I realize that I probably will have to fly to get to many places in this country. I have thought many times about taking the train but it is not always a good trade off. For essentially the same price that I paid for my airline ticket, I could have taken the train. But the time spent traveling would have been greater on the train and you have to make some decisions as to how fast you want to get to your destination and how much time you have to travel. And next year, I will have the same choices to make. As I plan for that trip, I will consider many factors about how I will get there. But one thing is for certain, the way in which this particular airline handled the problem means that I will probably not utilize their service next year.

I think that we, as a nation, have seen too many instances where profits are more important than people. I think it is time that we change that view.

A Disturbing Piece of News on a Monday Morning

I just posted this on The Methoblog home page – http://methoblog.com/?q=node/1410

I don’t know if you all saw this new item — http://www.insidehighered.com/news/2010/05/24/lambuth — but it was a little surprising and a little disturbing.

If you have read my own blog, you know that I am from Memphis which is just down the road from Jackson and Lambuth University.  My own college choices had been pretty well set when I graduated in 1968 so I never considered Lambuth as a college.

But I had friends who did and one friend of recent times went there to get her Bachelor’s Degree in preparation for the ministry.

And now we read that the school is being sold to private investors.  The primary reason given in the article is financial so we can just add "so what else is new?"

But what does this say for the future of Methodist-based education in this country?  Will Lambuth still be a Methodist-related institution or will it give up its affiliation?  In light of other comments being posted about the direction of the church as a whole, what does it say about being a Methodist (United or otherwise)?


If you post comments and I hope that you will, please make sure that you post them on the Methoblog page as well.  Thank you!

Rethinking the Church

Here are my thoughts for this Sunday, Pentecost Sunday. The Scriptures for this Sunday are Acts 2: 1 – 21, Romans 8: 14 – 17, and John 14: 8 – 17 (25 – 27).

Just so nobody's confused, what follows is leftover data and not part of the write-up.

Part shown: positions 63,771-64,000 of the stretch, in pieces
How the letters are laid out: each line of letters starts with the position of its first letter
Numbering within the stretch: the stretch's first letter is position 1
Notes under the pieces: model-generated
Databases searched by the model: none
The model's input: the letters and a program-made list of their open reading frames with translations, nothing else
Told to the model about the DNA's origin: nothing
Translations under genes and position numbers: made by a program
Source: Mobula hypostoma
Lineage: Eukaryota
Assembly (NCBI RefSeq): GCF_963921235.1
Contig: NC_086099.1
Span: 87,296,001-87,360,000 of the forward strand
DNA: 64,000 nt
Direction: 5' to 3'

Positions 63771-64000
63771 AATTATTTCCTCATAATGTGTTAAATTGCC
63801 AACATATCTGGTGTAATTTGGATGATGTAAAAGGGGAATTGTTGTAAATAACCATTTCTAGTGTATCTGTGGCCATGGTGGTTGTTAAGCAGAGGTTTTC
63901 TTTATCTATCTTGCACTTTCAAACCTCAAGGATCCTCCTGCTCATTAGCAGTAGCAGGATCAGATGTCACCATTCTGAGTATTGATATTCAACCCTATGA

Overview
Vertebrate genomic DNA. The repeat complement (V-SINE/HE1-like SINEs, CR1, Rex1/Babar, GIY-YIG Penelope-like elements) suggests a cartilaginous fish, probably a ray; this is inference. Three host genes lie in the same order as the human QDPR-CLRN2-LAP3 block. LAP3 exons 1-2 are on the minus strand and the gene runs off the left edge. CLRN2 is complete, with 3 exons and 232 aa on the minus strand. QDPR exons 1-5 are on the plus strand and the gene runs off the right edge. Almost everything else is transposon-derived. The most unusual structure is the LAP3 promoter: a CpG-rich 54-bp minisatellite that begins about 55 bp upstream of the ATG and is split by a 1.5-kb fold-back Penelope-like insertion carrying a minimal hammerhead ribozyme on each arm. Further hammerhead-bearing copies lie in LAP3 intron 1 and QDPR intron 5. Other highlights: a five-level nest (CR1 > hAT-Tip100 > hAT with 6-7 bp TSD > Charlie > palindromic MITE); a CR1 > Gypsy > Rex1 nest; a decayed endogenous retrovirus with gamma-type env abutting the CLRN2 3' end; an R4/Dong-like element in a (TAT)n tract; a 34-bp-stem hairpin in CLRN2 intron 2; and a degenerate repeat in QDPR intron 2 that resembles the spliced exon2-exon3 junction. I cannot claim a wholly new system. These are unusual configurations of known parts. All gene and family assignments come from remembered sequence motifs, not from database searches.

Sitting on my desk was a piece entitled “Rethinking the Bible” which I began about two weeks ago because of the reading from Acts for May 9th (Acts 16: 9 – 15). In addition, a second part of this piece came from Allan Bevere’s post this week, “What About Mediocre Churches?”, and his thoughts on the appointment process in the United Methodist Church.

The church today (Pentecost Sunday) is now some two thousand years old. And it is truly showing its age, both figuratively and chronologically. I have always been fascinated by those who are chronologically old but mentally young. Similarly there are those who are chronologically young but mentally old (and sometimes even “dead”).

I think there is nothing wrong with being old in terms of the calendar but I wonder if it is the best excuse to use for not wanting to learn new things or try out new ideas. To be mentally old is to be “dead” before your time.

I don’t mind that the church is, calendar-wise, old. That cannot be helped. But what I do mind is that the church, in form and perhaps function, has become mentally and emotionally dead. What started out as a rebellion against a religious and political establishment is fast becoming the religious establishment within our current political framework (with some trying very, very hard to make it the political establishment as well).

And the problem is, the church knows full well that, unless some radical and revolutionary things are done, real soon, it will be a physically dead entity as well. It should have never gotten to this point.

The church today bears little resemblance to the church of two thousand years ago. We are the people before Pentecost expressing perhaps the same ideas but speaking in thousands of different tongues so that no one understands what we are saying. We are the people who saw Jesus as a threat to the establishment because he took the power away from the establishment and restored a connection between God and His children. We made the building and the structure of the church more important than the mission of the church; in fact, we have made the mission of the church the filling of the building, not the care of the souls of the community.